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1940 OK 294
103 P.2d 97
187 Okla. 587
Case Number: 29582
Decided: 05/28/1940
Supreme Court of Oklahoma

CITY OF CHECOTAH ex rel. HALL et al.


¶0 1. STATES-- State cannot be sued except by its consent granted by express legislative enactment.
The state of Oklahoma cannot be sued except by its consent granted by express legislative enactment.
2. SAME--Consent to sue state not implied from statute requiring all owners and encumbrancers of property within street improvement district to be made defendants in action to enforce lien for delinquent assessments where state had acquired part of property for highway purposes.
Legislative consent to sue the state, of Oklahoma will not be implied from the language of section 6240, O. S. 1931, 11 O. S. A. § 107, requiring all owners and encumbrancers of property within a street improvement district to be made parties defendant to the action for the enforcement of delinquent annual installments, because the state of Oklahoma has acquired certain of the properties for highway purposes. The district court has jurisdiction to render judgment against all such owners, who are defendants, except the state.

Appeal from District Court, McIntosh County; R. W. Higgins, Judge.

Action by the City of Checotah ex rel. Fletcher Hall and G. W. Stidham against M. O. Patterson, J. H. Patterson, and others. From judgment enforcing delinquent street improvement installments and denying plea to jurisdiction, defendants Patterson appeal. Affirmed.

A. N. Boatman, of Okmulgee, for plaintiffs in error.
B. H. Tabor, of Checotah, for defendants in error.


¶1 An action was instituted in the district court of McIntosh county in the name of the city of Checotah ex rel. Fletcher Hall, the owner of certain street improvement bonds issued by said municipality, against the owners of certain lots and parcels of land within the street improvement district to foreclose the lien existing against said described properties represented by unpaid annual installments, as provided by chapter 173, S. L. 1923; sections 6212-6240, O. S. 1931, 11 O. S. A. §§ 81-107, 151, 152. We are confronted only with that section dealing with the enforcement of assessment by action. The only property and parties involved out of all parties defendants are lots 23, 22, 21 and the north 10 feet of lot 20 in block 83, owned by M. O. and J. H. Patterson.

¶2 Several years after the improvement district was created and the bonds had been issued and the assessments levied against the lots aforesaid, the state of Oklahoma acquired lot 23, and parts of lots 22, 21, and 20, for highway purposes, and owned the same at the time this action was instituted.

¶3 Pattersons filed an amended answer wherein they set up the taking of the portions of their lots aforesaid, and pray "that any sums due against (describing the portions taken) should be apportioned to the state of Oklahoma. * * *"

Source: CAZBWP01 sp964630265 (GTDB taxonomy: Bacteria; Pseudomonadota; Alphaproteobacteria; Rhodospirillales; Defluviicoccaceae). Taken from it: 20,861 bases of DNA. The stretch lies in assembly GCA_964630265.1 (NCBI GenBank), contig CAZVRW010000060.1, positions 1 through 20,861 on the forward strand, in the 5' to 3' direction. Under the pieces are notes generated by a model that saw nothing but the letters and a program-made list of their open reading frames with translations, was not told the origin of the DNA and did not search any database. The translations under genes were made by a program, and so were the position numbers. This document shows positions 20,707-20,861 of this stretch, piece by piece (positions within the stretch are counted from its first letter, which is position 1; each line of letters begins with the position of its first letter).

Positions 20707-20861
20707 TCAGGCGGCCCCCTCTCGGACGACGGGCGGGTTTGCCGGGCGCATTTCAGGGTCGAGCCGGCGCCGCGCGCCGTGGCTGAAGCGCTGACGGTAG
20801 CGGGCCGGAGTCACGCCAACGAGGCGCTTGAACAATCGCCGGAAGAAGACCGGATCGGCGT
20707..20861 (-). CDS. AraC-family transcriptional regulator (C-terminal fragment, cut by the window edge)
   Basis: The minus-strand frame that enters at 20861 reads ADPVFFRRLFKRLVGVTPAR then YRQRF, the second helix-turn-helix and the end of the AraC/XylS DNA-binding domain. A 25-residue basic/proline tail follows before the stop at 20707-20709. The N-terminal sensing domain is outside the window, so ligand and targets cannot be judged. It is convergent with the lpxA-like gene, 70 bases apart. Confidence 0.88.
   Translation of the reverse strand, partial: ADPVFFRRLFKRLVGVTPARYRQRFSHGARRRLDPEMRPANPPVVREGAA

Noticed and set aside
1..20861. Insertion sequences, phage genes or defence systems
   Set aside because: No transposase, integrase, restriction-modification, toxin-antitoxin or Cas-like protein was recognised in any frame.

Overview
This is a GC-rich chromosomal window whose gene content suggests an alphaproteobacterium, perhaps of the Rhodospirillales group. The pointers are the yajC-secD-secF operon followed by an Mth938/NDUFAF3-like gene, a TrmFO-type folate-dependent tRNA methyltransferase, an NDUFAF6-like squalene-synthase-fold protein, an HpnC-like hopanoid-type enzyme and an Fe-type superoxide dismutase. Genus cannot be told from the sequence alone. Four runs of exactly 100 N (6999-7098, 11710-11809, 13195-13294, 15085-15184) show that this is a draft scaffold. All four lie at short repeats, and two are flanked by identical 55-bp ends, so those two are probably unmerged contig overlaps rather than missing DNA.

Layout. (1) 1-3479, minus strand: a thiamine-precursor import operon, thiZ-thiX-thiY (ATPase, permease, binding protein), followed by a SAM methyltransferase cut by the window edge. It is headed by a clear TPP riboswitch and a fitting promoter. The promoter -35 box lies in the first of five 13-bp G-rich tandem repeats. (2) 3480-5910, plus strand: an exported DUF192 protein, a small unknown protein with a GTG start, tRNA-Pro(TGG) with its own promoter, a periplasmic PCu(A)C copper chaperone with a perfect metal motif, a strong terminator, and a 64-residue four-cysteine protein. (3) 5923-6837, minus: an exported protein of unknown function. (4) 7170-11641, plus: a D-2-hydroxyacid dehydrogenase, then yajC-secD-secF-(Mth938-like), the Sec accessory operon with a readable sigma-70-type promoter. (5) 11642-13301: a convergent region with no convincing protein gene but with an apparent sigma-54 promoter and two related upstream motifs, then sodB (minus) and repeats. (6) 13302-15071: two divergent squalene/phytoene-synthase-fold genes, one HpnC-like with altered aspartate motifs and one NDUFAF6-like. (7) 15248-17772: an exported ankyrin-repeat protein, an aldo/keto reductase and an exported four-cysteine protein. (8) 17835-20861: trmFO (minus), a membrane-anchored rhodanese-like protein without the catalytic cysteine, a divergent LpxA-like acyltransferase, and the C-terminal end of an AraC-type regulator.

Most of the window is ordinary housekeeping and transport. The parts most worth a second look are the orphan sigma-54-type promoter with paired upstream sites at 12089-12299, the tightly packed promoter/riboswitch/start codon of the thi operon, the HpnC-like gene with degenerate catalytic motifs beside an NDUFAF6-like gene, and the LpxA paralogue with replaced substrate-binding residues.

¶4 At the time of the trial Patterson objected to proceeding because the state was not a party defendant, and their only assignment of error argued on appeal is that the court lacked jurisdiction because "all the owners and encumbrancers" were not parties defendant. In this manner they complain of the failure of the trial court to make the state a party defendant.

¶5 They cite a portion of section 6240, O. S. 1931, 11 O. S. A. § 107, reading: "All owners or encumbrancers shall be made parties defendant in such suit," and our decision in Service Feed Co. v. City of Ardmore, 171 Okla. 155, 42 P.2d 853, stating in general language the provision of the statute just quoted. In the case cited the state of Oklahoma had no interest in the property involved and there was no occasion to consider or comment upon the precise issue before us.

¶6 The fundamental rule is that the state of Oklahoma cannot be sued without its consent. Hawks v. Walsh, 177 Okla. 564, 61 P.2d 1109, and other cases. The consent of the state to be sued must be expressly given, and may not be raised by implication. Hawks v. Walsh, supra, and other cases.

¶7 We do not understand Pattersons to say that express authority exists by statute for making the state a party defendant in this action; but it is argued that, since the commands of the section supra is that all owners shall be made defendants, and since the state purchased a portion of these lots to which the lien was attached, and now owns the same, the state must of necessity be made a party.

¶8 This reasoning is without merit, for it overlooks the fundamental rules above set forth. Whatever may be the reason and logic and authority behind procedural statutes such as the section supra is, it falls away in the face of the immunity due to a sovereign state, and where it is thought that a state has an interest likely to be affected by an action by reason of which its participation as a party litigant is desired, if its express consent is not given to be made a party and it does not voluntarily appear as a party, the other parties must proceed with the litigation as it affects them and their interests. If it is a situation where no effective judgment can be rendered at all, there is nothing the courts can do. Such an instance is referable for relief to the legislative branch, not to the judicial branch. Patterson's contention that the court had no jurisdiction to proceed because the state was not a party is without merit. See McQuillin, Municipal Corps. (2d Ed.) vol. 5, p. 899, § 2303; In re City of Mt. Vernon, 147 Ill. 359, 35 N.E. 533; Southern Drain. Dist. v. State (Fla.) 112 So. 561; Federal Land Bank v. Schermerhorn (Ore.) 64 P.2d 1337; State v. Yellowstone County (Mont.) 88 P.2d 9; and States (Am. Dig. West) Key No. 191 (1).

¶9 The judgment is affirmed.

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